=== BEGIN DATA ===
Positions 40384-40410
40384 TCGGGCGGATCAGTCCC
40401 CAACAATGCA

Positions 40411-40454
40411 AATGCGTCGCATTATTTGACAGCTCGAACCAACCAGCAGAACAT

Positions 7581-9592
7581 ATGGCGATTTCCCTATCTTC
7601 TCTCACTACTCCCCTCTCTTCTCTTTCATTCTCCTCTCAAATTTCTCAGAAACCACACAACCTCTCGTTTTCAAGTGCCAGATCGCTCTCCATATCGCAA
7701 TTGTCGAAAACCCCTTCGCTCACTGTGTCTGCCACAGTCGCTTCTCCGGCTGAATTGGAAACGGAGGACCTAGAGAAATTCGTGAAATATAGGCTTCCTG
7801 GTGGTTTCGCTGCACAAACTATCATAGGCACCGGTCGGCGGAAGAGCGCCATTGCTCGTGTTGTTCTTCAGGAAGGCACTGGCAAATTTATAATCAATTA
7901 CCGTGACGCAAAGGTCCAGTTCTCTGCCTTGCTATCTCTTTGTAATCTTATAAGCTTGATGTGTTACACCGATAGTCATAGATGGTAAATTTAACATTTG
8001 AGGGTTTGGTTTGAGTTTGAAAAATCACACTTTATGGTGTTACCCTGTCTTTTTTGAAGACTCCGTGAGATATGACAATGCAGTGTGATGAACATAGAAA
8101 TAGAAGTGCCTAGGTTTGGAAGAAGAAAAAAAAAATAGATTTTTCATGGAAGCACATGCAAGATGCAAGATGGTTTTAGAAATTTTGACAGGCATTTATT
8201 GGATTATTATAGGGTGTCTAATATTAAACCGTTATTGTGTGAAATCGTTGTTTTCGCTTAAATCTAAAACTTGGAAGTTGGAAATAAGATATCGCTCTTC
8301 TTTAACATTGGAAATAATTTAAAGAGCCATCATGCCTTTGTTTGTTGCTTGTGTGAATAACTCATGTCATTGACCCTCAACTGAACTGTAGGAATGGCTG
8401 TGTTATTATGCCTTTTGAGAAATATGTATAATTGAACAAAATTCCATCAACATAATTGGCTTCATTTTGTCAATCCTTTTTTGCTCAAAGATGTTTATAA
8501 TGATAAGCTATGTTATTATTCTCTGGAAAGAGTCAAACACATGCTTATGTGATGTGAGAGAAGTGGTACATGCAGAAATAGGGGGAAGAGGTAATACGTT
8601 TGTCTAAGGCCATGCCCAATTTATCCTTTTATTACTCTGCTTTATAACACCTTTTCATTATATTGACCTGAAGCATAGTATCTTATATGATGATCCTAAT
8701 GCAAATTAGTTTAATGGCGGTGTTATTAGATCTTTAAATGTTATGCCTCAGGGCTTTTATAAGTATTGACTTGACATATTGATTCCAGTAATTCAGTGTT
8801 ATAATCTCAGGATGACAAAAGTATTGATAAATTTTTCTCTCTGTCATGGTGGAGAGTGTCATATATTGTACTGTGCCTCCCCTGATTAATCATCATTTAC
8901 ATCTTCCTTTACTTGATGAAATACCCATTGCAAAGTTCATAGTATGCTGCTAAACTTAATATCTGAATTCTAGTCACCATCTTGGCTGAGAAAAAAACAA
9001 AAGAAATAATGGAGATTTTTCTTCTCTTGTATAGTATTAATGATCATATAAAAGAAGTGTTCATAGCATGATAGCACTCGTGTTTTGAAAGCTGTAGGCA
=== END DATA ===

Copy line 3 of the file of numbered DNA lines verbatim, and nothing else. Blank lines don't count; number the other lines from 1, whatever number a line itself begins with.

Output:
40401 CAACAATGCA